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“I Felt Stronger and I Wanted to become Independent,”: Fatima*

As soon as he ran out of money, the verbal abuse began. 

“He insulted me and called me names,” said Fatima, a 42-year old Syrian refugee, as she wiped her tears away. “When we were in Syria, he never treated me like this.”

Fatima fled the bombings back home in December 2012 with her husband and five step children. 

After arriving in Jordan, her hardships began. Her husband started mistreating her and she often cried herself to sleep. 

As refugees, life was already difficult. Like others who fled from Syria, Fatima had to adapt to her new environment at Zaatari camp. She was also three months pregnant with her first child and was suffering from morning sickness. 

During the first few months, Fatima's family survived on lentils and bulgur wheat. They couldn't even afford to buy cucumbers or tomatoes, which are staples even in the poorest of homes. But it was the emotional abuse that made her life miserable.


“He continued to humiliate me even in front of my guests to prove his masculinity. He often told me you are a woman, you are nothing. I felt weak and I used to cry every day.”


The emotional abuse persisted, even after her family grew. 

In order to prevent his anger from escalating, Fatima had to sell her electronic food ration vouchers at a lower price in order to buy him cigarettes, rather than spending her monthly entitlement on basic necessities for her four children aged between two and eight. “He  smokes a pack a day while that money could be spent on food for us,” she said. Her stepchildren, who became adults, live in a separate caravan and have their own vouchers.   

 Refugee women like Fatima, who were uprooted from their homes and displaced, remain vulnerable to gender-based violence (GBV). Eighty Eight percent of reported incidents were perpetrated by an intimate partner or someone known to the survivor, according to the latest GBV IMS report published by UNFPA- Jordan and partners in 2020. 

The report also showed that psychological abuse remains the most common form of GBV and is experienced by ninety five percent of survivors-including Syrian refugee women-in Zaatari camp.

While the scars may not be visible, psychologically abused women might suffer from low self-esteem, anxiety and depression. 

When Fatima tried to stand up for herself, her husband became even more abusive.

“When I told him I wanted to leave him and go to my parents, he said you cannot take the children with you.” 

 Fatima felt trapped in a life she did not want but the situation changed after her friends, who were aware of her plight, encouraged her to seek help at one of the three UNFPA- supported Women and Girls Safe Spaces in the camp.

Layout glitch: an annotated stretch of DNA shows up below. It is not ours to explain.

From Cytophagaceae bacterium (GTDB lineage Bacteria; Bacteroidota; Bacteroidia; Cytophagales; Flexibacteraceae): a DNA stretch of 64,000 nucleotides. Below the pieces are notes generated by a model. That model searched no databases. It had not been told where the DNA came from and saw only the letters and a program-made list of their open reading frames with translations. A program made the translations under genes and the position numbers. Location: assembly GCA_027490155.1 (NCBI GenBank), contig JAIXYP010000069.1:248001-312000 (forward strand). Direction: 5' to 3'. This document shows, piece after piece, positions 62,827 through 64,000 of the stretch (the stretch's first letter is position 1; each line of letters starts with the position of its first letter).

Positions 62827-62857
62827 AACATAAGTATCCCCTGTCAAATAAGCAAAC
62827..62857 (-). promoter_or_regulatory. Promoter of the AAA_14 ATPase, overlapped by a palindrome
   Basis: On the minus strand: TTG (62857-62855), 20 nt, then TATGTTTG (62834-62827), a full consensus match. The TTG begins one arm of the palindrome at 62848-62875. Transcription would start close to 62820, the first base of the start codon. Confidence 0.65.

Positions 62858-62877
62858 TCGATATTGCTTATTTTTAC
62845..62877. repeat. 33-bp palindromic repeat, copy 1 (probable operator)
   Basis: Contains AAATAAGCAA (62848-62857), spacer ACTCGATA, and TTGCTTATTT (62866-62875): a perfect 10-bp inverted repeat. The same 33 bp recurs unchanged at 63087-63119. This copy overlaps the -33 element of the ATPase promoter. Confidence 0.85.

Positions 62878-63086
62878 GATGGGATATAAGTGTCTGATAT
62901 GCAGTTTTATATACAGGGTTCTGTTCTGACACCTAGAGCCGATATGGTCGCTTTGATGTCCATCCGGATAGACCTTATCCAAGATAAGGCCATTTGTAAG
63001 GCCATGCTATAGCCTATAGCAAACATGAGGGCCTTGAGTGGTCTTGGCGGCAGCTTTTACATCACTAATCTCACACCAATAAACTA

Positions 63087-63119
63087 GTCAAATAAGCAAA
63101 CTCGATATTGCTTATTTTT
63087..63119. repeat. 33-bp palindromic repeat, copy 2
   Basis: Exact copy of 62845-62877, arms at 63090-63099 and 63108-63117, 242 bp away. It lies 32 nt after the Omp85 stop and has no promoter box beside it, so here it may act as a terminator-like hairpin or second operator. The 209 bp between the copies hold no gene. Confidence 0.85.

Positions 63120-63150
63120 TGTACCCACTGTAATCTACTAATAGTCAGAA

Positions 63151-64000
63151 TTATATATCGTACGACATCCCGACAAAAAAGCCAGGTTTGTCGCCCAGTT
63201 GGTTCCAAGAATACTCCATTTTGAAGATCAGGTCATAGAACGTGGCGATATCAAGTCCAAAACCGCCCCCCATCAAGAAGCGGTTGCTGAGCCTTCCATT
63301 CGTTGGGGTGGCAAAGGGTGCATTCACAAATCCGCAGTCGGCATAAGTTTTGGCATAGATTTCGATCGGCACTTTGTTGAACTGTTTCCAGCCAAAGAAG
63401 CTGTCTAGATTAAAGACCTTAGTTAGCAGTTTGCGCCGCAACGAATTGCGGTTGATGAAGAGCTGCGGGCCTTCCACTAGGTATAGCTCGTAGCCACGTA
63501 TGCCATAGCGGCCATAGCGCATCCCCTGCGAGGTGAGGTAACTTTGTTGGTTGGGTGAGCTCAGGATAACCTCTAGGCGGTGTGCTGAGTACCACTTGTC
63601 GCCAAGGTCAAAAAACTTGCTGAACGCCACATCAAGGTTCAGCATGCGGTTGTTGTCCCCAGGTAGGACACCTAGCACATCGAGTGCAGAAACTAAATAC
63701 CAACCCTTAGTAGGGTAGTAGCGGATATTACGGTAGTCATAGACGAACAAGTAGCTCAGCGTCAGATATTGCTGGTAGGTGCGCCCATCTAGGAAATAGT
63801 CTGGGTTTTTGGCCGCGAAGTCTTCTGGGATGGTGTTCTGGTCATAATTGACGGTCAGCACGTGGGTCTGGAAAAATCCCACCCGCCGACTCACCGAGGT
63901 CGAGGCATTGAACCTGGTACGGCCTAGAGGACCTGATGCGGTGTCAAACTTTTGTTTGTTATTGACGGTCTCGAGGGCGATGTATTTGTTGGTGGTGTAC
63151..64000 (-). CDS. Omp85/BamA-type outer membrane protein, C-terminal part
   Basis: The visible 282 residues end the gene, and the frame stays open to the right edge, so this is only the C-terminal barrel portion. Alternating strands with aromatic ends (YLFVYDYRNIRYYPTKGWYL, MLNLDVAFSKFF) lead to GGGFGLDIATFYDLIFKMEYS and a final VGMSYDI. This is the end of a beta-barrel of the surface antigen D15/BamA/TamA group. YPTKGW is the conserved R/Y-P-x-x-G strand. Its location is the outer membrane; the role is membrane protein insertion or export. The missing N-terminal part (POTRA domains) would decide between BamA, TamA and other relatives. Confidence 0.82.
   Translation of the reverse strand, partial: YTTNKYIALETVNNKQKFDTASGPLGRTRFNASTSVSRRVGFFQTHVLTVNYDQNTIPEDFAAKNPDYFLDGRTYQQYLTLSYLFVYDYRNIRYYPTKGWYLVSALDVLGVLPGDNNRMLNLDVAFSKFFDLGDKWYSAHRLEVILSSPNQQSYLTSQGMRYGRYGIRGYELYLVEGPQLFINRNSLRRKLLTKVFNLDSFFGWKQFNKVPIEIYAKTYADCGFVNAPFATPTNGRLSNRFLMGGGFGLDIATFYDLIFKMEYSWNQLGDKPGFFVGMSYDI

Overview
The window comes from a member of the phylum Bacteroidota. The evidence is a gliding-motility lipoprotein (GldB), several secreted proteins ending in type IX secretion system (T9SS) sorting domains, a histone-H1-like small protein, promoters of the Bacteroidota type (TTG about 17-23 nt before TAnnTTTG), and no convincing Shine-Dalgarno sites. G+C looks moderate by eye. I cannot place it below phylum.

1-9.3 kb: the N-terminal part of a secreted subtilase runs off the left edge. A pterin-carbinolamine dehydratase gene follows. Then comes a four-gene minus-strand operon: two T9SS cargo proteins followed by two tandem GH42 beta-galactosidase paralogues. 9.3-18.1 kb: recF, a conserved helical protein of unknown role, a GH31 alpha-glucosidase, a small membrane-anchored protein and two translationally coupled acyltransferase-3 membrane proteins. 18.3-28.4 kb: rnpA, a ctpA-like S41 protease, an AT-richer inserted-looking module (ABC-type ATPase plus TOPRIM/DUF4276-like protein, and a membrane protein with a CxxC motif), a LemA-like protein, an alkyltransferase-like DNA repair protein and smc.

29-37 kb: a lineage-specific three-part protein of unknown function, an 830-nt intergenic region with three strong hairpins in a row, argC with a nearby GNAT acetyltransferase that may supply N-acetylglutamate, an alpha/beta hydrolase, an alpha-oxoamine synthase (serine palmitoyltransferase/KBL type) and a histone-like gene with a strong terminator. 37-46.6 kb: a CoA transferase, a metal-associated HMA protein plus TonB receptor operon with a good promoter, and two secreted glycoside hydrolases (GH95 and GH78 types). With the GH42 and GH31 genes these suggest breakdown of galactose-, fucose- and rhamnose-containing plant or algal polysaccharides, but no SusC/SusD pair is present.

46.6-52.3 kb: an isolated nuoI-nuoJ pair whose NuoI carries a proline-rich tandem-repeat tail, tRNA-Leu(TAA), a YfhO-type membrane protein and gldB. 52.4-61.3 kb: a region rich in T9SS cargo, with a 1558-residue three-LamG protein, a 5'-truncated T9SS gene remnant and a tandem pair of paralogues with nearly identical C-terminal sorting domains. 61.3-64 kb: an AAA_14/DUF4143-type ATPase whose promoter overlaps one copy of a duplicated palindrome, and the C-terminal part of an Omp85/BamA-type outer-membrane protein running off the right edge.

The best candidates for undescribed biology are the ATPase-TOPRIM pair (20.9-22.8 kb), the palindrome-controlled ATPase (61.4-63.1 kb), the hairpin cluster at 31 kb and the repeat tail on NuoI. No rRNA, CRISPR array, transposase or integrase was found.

The spaces, run by the Institute for Family Health (IFH)/ Noor Al Hussein Foundation, provide case management services, counseling sessions, referral to different services including sexual and reproductive health and legal assistance. They also include income-generating, recreational and empowerment activities. The services are crucial for women who are on their healing journey. In 2020, these services reached 58,963  beneficiaries.  

“I learned about violence against women and about sexual harassment. I complained to the counselor about the abuse and she assured me that whatever I say remains confidential,” Fatima explained. “After the sessions, I felt better.  My personality changed for the better; I became stronger and I wanted to become independent.”

At the space, Fatima also found comfort when she knitted with other women. 

“Many women suffer from isolation because of the violence perpetrated by their husbands,” said Rasha Abu Khadra, a case manager who works at IFH. “When they get together and knit, they share stories and they realize that they are not alone. “Counseling also helped them in restoring their confidence and boosting their self esteem. Besides, women receive emotional release sessions and relaxation techniques to help them deal with stress.” 

As part of the income-generating activities provided by IFH  to help women become self-sufficient, Fatima learned how to make perfumes and handmade soaps.  She was also inspired to create her own project, selling pickled vegetables, homemade dairy products and jams. She even has her own Facebook page for orders.

The money she earns is spent on medications for her eldest son, who suffers from involuntary defecation and a stutter.   

 “My son was bullied because he wears a diaper,” she said. “The psychosocial support sessions that I received from IFH taught me how to support my son. He learned to say that this is a disease which he cannot control."

Thanks to IFH, her son received speech therapy sessions and he was referred to another organization in the camp for child protection support. 

* Name has been changed to protect the privacy of the survivor.


The Institute for Family Health (IFH) is the national implementing partner of UNFPA- Jordan. The institute runs Women & Girls Safe Space in Zaatari Camp.

EU Humanitarian Aid is the kind donor that supports the Reproductive Health Clinicو as well as the Women & Girls Safe Space in Zaatari Camp.